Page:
The clip below shows Paul, the films main protagonist and character having most trouble with the job, out on a couple of sits. Look out for the way he tries to turn people around, the faces of the people being sold to are especially wonderful. I watch this and immediately think of Jack Lemmon in the film GLENGARRY GLEN ROSS. You wonder if he watched this picture while preparing to bring Shelley “The Machine” Levene to life.

I’ve been away

The usual cinematic musings have been on the coolest of back burners due to an unprecedented amount of time spent hanging about theatre types at the Edinburgh Fringe Festival. I’ve been working with the 30 Bird production company on their fantastic show PLASTIC, which they asked me to film.

Theatre doesn’t get a lot of press on the blog, not surprising considering it’s cinematic allegiances but I have to say folks, if you’re in Edinburgh just now and are looking for something to go see, don’t go watching the usual ridiculous amount of comedy on offer, you can get that any time, get yourself down to the Pleasance Undergrand and check out what is a very unique visual experience. Mehrdad Seyf has created a piece which lingers in your consciousness long after you leave the space, which is not the norm for a fringe show. A special mention should go to my ex flatmate and good friend Claire Hicks who has produced the show, god that girl works hard. (She drinks tea in nightclubs you know)

Check a review HERE.

I can’t let the post pass without mentioning at least one flick. During some rare and much needed free time I took in the 1992 Robert Altman film THE PLAYER starring Tim Robbins as Griffin Mill, a hot shot Hollywood producer and features cameo appearances from…. well just about everyone. During the making of documentary, it’s revealed that had all the stars been paid their normal fee for appearing in a film, the picture would have cost in excess of $100m in salaries alone.

I make no apology for the size of the movie poster, it is HUGE though, there can be no doubt about that. I particularly like what this poster does, it actually tells you something about the picture. The strip of celluloid fashioned into a noose captures the nature of the film. Hollywood has no soul and no moral. No matter how powerful you may think you are, there’s constantly someone behind you looking to take your place by giving you enough rope to hang yourself.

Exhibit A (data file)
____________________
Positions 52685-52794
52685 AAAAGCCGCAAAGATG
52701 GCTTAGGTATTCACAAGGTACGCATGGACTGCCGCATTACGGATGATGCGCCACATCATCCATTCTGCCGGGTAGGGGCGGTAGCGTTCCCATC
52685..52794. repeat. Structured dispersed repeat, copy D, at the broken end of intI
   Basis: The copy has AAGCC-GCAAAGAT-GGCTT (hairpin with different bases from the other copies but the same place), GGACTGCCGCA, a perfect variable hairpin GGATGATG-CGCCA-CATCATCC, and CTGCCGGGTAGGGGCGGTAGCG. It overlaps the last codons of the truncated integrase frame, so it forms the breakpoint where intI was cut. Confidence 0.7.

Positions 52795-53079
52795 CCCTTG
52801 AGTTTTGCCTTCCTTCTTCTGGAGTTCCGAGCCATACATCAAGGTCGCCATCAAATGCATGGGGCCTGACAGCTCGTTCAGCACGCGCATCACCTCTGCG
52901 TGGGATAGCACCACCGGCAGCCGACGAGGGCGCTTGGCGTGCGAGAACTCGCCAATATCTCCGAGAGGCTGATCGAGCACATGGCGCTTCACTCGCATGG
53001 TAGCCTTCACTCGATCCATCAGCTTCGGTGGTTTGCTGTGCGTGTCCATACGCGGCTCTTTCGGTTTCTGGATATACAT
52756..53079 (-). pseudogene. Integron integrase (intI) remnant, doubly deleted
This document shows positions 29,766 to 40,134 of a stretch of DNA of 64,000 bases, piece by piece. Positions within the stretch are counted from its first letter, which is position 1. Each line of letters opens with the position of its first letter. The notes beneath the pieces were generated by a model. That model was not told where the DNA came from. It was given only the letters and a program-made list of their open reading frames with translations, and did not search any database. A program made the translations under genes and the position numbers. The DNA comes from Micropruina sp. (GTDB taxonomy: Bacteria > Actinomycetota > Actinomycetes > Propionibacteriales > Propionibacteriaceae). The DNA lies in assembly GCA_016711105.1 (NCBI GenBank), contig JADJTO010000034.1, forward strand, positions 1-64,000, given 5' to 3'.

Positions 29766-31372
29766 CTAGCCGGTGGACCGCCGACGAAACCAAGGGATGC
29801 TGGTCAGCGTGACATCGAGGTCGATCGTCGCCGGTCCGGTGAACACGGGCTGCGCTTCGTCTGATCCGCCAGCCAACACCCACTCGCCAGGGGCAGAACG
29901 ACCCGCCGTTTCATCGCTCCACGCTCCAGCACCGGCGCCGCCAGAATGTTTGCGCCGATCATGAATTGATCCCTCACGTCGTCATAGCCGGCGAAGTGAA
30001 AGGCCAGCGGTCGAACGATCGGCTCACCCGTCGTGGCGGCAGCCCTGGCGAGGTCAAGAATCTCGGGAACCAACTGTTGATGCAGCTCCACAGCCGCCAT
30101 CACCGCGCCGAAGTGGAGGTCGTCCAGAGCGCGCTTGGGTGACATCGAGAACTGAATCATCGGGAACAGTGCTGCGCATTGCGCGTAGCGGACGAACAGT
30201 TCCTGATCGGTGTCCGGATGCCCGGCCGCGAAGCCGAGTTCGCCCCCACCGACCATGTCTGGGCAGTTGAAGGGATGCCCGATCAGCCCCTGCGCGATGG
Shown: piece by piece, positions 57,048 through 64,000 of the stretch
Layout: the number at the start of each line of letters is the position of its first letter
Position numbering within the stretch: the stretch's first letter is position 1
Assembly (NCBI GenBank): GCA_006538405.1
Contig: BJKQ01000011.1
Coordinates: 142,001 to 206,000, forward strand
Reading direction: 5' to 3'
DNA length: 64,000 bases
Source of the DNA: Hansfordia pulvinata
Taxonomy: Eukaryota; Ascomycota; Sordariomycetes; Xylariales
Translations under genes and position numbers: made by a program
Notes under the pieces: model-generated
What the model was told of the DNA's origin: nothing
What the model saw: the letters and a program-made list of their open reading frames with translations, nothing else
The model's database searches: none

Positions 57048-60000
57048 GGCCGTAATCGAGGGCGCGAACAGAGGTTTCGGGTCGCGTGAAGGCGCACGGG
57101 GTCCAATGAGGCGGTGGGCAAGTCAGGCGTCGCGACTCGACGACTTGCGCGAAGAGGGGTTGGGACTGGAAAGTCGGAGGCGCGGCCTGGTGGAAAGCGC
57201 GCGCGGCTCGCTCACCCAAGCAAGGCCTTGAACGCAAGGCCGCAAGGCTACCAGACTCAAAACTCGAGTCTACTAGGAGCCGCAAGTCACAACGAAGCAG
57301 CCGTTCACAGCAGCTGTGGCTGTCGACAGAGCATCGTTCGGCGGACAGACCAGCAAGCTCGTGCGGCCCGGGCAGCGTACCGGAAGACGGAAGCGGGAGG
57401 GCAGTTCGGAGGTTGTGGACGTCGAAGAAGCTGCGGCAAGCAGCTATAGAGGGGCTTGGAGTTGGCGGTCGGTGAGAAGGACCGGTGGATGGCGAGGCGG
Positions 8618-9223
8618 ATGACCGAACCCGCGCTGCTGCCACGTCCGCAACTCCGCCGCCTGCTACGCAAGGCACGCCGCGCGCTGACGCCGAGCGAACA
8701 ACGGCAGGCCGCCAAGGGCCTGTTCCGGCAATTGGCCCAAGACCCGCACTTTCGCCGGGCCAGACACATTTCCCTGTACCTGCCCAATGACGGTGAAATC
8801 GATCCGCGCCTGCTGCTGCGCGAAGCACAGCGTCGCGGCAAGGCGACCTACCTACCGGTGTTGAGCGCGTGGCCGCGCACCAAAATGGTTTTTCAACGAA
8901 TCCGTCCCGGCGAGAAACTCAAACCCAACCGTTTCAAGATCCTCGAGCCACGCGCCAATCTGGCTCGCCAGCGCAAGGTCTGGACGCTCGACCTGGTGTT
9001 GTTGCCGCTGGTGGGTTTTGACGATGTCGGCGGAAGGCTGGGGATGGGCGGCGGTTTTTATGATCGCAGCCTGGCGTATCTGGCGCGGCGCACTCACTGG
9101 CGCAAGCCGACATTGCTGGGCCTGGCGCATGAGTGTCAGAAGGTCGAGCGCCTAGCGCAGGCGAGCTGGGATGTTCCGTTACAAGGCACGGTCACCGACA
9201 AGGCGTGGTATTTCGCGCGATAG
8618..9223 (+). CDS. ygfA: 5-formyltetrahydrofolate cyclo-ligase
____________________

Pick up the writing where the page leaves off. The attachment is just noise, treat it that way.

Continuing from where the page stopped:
The way that Altman uses cameo appearances from the likes of John Cusack, Angelica Huston, Jeff Goldblum and Burt Reynolds as themselves, casually seen dining in the restaurants that Griffin frequents, is a clever authentication of Griffin’s world. Richard E. Grant also turns up (with Dean Stockwell as his agent) playing a ridiculously overplayed but highly believable scriptwriter who’s trying to get his film made. The shallow nature of Hollywood is portrayed perfectly as initially, he’ll not allow his self proclaimed work of art to be altered in any way but later on in the picture, we find out he’s sold his soul to progress himself by allowing the studio to butcher his work.

The film is full of these little comments on the “system” of Hollywood.

The main premise of the film however is Griffin’s obsession to find a disgruntled writer who, in an effort to repay him for ignoring his (or her) work, sends him increasingly threatening, anonymous notes. This series of hostile correspondence unnerves the normally callous executive so much that he decides to seek out the perpetrator.



This element of the film, although the main focus, is probably the weakest. The comments and observations of the selfish movie merry-go-round are far more engaging and interesting than the search for the poison pen. There’s so much going on in this picture however, that you forgive this weakness in appreciation of what it actually accomplishes.

THE PLAYER could have easily been used in a recent essay I wrote on postmodernism in film. The first 8 minutes is one of the strongest examples of homage in cinema. (Gus Van Sant’s version of PSYCHO maybe takes that prize) Not only does Altman use the same one shot opening that Orson Welles used in TOUCH OF EVIL, he actually has the characters reference the film in conversation during the shot.

I’ve uploaded the full scene onto youtube for your enjoyment. Just for the record, he apparently used take 3.